Welcome back for the last week of Embroidery School!
The sampler is finished. It's ready to be made into hoop art as a gift or to be proudly displayed on your sewing room wall. Maybe you want to frame it. But first it needs to be prepared as will all your work.
Not all embroidery has to be washed before displaying. In fact, I prefer to simply iron it and it's ready. But what if you need to wash your stitchery? What if you've been embroidering onto clothes and linens that are being used and getting dirty?
What's the best way to wash and care for embroidered items of all types?
Framed work and hoop art
If the work is being displayed under glass, it is unlikely that it will become dirty or dusty after framing. Hoop art, on the other hand, is going to be a dust magnet. It has to be able to be cleaned and have all the dust removed without brushing or rubbing the threads which can loosen them or cause them to become "furry".
Dirty hoop art can be spot cleaned gently and a very gentle dusting can be accomplished by using a lint brush (or back of a sticky label) around stitching. To spot clean a stain, wrap a piece of white cotton cloth, such as a clean bed sheet rag, around your index finger, dip into a bit of slightly soapy water (dye-free castille or simple lye soap such as Ivory) and rub out the stain gently. Wipe again this way with the rag that has been dipped in clean water and let it air dry.
The best way to prevent hoop art from becoming encrusted with dust is to blow on it. No kidding. Take it off the wall and blow the dust off when you do your weekly dusting and house cleaning.
Clothing and Linens
The best way to launder embroidered clothing and linens (or to wash a piece of work to be framed or used in a quilt) is by hand. Wash gently in cool or cold water (to avoid colors running). Sometimes just holding the area under running cold water is enough, but the work should not be machine washed or agitated or scrubbed.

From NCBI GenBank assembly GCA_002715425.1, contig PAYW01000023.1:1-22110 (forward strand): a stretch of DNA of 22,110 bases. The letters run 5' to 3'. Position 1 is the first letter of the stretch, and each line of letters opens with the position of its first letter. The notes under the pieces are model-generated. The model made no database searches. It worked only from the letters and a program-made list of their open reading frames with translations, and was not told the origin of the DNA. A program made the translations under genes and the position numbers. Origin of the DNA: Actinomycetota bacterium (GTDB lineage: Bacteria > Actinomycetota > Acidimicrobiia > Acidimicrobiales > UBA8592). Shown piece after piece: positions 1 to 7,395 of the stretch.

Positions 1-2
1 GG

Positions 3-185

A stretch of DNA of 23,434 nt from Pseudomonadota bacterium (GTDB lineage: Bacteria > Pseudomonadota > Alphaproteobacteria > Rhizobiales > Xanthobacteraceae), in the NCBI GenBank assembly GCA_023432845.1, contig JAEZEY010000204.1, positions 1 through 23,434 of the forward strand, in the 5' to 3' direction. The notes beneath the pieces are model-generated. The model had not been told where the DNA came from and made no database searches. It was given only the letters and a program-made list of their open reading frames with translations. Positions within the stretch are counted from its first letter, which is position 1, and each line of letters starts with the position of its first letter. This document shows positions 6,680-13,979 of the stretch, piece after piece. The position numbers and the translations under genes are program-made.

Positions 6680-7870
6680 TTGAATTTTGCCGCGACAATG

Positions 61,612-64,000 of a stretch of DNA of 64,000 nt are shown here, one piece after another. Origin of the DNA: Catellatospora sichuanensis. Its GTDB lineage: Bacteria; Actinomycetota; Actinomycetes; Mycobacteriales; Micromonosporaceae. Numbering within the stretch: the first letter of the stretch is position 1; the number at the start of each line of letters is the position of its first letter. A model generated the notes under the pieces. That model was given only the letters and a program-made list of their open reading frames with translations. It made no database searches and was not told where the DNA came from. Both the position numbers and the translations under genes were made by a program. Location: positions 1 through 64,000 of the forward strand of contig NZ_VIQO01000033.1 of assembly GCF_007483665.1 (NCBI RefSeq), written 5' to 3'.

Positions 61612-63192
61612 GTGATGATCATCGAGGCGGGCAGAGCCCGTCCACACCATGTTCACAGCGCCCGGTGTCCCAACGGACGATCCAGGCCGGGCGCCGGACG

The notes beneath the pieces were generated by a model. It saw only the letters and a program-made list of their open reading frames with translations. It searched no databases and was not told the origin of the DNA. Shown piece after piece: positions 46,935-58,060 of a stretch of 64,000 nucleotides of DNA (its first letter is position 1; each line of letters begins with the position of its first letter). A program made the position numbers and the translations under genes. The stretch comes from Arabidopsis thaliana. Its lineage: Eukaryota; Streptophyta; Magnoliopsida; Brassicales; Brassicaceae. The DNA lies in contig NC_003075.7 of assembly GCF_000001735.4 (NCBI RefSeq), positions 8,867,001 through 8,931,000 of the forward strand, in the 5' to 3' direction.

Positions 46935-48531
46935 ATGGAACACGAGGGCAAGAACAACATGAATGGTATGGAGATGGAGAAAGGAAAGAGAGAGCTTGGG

Avoid wringing the fabric. To press out water, lay the embroidered work between two towels and press down gently on the area of the work to squeeze excess water out. To dry, lay the work flat on a towel or hang it on the clothesline out of direct sunlight. The work can then be blocked as described in the next post or ironed.
Iron by placing the work face down between two towels. Use a warm iron, not a hot one. If the work is not ironing well between the towels, iron the work from the back gently with a warm iron.
Use natural laundry soap or liquid or bar castille or simple lye soap and avoid heavy detergents. The only real contraindication I'm aware of is that laundry soap (purchased or homemade) containing either or both borax or washing soda should not be used on wool fibers. (Washing soda is not the same thing as baking soda/bicarb.)
If you are trying to spot clean an area, simply wet the area and wash with a bit of diluted laundry soap. If there is a stubborn stain or something dried on, use a VERY soft toothbrush on the fabric around the stitching, not on the stitching directly. You can also carefully try a diluted color-safe bleach or oxygen bleach (sodium percarbonate) which is sold generically or by brand - Napisan in Australia and Oxiclean in the US.
When storing embroidered linens, try not to fold them sharply right through the stitching. To store a large piece without as many folds, fold once or twice and then roll the piece up to store. Save the cardboard tubes from tin foil or paper towel rolls, roll up the stitched work, and store inside. Some people use layers of acid-free paper in which to lay and store embroidered art.
This tutorial is a bit over the top for our purposes, but I think you'll get the gist of how simple it would be to lay the work on acid-free paper or tissue, roll it up, and slide it into a paper towel cardboard tube.
Is your sampler finished? If you are going to frame it or display it in the hoop, you'll want to come back tomorrow for the instructions the next post. See you then!